Holy Week is over, and your church had 18 different worship opportunities. Palm Sunday, Maundy Thursday, Good Friday, prayer vigils, on and on, and then finally, Easter. You made it to the Easter service. You had planned to go to more, but stuff came up, life got busy. Next year. There is always next year. And you got to Easter, which is the most important day of the year; it’s the celebration of the resurrection! The church smells of hyacinth, and Easter lilies decorate the sanctuary. The youth do their annual Easter breakfast, and the aroma of coffee and bacon are almost irresistible. But now, Easter has passed, and church is back to normal. No expectations of multiple services, only the ring of “Christ is risen!” and a mildly enthusiastic “He is risen indeed!” response.

    Holy Week is more than just the busiest week of church life. Holy Week is a pattern for Christian discipleship. The tragic beauty of Holy Week encompasses the span of our human experience, and it validates everything we go through in our earthly lives. Holy Week is a dramatic week, full of prayer, betrayal, suffering, pain, hope, joy, victory. Jesus pioneers the way to heaven through the crucifixion and resurrection, but he also pioneers the proper way to live on earth.

    Jesus suffered, for us. Jesus literally took on the pain of the whole world on Good Friday (Isaiah 53:4). Not only did he remove from us the sting of sin and the pain of guilt and shame, the apostles made it clear that Jesus’ death also gives value to our own suffering (Acts 5:41; Romans 5:3–5; James 1:3–4). Indeed Jesus himself taught, “If anyone would come after me, let him deny himself and take up his cross and follow me” (Matthew 16:24). Jesus gives meaning and value to our own human suffering. And it is a universal phenomenon that we all suffer. No one can escape it. Jesus invites us actually to embrace our suffering.

    But that is only half of it. You probably know some Christians who fully embrace the idea of “martyr” and every harsh word or criticism they receive becomes their “cross to bear.” Suffering can become a flag we wave, kind of a self-justification. We do not need to invite needless suffering into our lives; it will find us easily enough. Losing a job, a relationship coming to an end, the loss of a loved one, being criticized when you stand up for what is right, having people gossip about you or attack your character. In all of this, Holy Week disciples can find value and meaning in the pain and suffering they endure, because they know the end of the story. They know “the first day of the week” is coming.

    We can, and should, embrace the joys of life as followers of Jesus. The joy of Easter is inexpressible. It is the joy of Jesus’ mother Mary, who knows the tomb is empty and her son lives again. It is the joy of a child’s birth, the first bud of spring, a job well done, the joy of victory. Holy Week discipleship embraces joy. Immense joy, the kind of joy that breaks out in song and cannot contain its smile.The apostle Paul invites us to “Rejoice always” (1 Thessalonians 5:16), because we know that Jesus is alive and reigns supreme over all things. The resurrection is the victory of our Lord—and our subsequent victory in Him—over sin, death, the devil, and every evil thing that has a grip on us.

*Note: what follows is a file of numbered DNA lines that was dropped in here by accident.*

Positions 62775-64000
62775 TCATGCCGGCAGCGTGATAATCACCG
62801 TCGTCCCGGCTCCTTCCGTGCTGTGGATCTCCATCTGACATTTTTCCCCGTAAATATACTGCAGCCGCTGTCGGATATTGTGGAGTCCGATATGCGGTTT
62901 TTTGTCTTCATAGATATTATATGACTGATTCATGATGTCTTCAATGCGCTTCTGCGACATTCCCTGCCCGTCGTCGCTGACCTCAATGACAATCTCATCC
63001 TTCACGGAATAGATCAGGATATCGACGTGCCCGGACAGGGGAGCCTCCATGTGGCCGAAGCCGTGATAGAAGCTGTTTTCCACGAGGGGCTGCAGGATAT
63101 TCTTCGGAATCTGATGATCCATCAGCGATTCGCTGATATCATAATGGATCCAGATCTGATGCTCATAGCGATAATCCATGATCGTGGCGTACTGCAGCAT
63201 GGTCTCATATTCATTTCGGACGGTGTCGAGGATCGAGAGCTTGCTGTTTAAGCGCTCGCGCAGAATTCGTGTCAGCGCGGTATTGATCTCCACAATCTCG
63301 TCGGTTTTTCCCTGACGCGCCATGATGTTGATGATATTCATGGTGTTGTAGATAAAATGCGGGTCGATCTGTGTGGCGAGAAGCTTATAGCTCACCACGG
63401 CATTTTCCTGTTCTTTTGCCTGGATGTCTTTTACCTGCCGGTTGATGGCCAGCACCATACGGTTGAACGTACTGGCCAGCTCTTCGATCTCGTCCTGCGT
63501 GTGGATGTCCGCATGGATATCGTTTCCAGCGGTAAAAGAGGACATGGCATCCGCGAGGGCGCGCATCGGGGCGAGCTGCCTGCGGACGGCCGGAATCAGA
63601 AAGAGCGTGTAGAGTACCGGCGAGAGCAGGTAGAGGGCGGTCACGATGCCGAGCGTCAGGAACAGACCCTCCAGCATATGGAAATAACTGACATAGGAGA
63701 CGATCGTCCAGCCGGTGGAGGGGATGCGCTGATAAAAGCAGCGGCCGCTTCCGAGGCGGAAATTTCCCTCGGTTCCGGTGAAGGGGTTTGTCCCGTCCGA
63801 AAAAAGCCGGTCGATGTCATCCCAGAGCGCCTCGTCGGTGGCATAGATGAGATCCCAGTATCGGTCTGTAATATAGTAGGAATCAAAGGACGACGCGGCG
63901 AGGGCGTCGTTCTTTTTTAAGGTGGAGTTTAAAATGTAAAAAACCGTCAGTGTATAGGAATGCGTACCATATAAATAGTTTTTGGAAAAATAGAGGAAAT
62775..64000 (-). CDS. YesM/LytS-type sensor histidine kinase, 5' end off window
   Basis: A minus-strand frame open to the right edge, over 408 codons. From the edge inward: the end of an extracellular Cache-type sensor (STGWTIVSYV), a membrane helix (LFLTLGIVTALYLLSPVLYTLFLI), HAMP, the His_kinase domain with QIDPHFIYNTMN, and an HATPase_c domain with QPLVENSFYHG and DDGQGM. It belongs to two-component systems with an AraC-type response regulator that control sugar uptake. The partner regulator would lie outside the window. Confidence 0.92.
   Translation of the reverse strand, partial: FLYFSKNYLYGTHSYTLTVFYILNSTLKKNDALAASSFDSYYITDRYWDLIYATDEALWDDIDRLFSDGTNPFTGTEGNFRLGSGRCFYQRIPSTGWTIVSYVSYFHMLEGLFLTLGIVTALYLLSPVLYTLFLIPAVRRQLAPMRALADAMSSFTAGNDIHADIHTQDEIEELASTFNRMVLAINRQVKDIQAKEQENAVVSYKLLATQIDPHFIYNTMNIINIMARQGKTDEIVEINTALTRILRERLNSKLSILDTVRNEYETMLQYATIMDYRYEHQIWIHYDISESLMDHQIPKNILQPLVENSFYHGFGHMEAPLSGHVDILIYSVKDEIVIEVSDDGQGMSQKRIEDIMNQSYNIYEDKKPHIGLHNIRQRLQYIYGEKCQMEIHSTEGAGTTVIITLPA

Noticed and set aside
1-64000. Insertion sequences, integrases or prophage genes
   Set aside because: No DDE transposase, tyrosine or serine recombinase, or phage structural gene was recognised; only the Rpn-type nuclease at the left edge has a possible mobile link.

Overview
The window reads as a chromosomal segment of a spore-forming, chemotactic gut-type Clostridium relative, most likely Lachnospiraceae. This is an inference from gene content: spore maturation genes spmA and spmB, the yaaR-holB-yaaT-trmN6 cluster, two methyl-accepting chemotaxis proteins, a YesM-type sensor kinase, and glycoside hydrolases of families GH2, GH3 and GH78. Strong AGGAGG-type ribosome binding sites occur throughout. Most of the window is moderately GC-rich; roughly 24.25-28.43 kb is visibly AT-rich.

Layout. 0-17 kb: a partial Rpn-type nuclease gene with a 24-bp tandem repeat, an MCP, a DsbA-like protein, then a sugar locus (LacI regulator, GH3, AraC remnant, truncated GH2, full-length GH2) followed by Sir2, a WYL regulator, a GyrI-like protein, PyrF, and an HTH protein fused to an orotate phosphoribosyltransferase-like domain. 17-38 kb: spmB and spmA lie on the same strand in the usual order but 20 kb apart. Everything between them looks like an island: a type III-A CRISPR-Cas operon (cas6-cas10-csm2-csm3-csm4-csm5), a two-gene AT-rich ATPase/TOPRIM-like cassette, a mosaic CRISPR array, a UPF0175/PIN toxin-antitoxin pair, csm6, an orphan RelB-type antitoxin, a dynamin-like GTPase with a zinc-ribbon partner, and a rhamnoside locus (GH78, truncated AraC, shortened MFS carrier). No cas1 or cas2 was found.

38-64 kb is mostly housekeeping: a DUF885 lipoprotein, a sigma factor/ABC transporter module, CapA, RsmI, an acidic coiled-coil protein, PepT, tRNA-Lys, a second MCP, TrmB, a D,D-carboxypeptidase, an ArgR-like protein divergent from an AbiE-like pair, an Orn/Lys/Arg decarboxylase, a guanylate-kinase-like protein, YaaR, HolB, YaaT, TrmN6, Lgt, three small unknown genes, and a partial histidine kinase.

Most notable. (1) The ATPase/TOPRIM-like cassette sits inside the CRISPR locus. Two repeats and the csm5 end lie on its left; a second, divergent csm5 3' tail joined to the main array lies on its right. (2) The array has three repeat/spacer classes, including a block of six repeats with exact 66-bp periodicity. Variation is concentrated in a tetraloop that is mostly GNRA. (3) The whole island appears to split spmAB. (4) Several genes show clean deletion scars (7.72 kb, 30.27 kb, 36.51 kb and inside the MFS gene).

Again, there are Christians who embrace only the Easter motif. There are Christians who live as though everything is always great, that they are #blessed and nothing in life can drag ’em down.That type of joy is a little overwhelming, and the problem with “feel-good Christianity” is that it doesn’t take all of Holy Week, all of our human experience, into account. There are many blessings in believing, many joys when we follow Jesus. Indeed, the tomb is always empty, and we are all susceptible to only sharing the good things (especially with social media), but an honest and authentic look at our lives reveals there are Good Fridays for everyone.

    Don’t wait until next year to live out Holy Week. Start now. Embrace your suffering. Do not only endure the hard things in your life, but welcome them and face them head on—just like Jesus did on the cross. Accompany Him to the garden of Gethsemane; pray “Thy will be done” as you plant your own spring garden. Don’t shirk from the pain God is placing in your life.

    In the same way, though, embrace your joy. Welcome the good things God is putting in your path. Run back from the Easter tomb with the women, excited and giddy. Laugh wholeheartedly and celebrate the beautiful things in your life with the beautiful people in your life. Do not separate your suffering and your joy; this is Holy Week discipleship. Let others know it is okay to be hurt, and it is okay to be happy. In Christ, “we live and move and have our being” (Acts 17:28). His Holy Week path has secured our final destination and set the course for our life. Next year, set your mind to make one more Holy Week service, but remember: with Jesus, every week is a Holy Week.

     

    How can Holy Week discipleship shape your view of your own life and experiences? 

      Related Posts

      Luhman-new-way-to-emmaus
      A New Way to Emmaus
      Holy Week Devotions

      1 Response

      Leave a Reply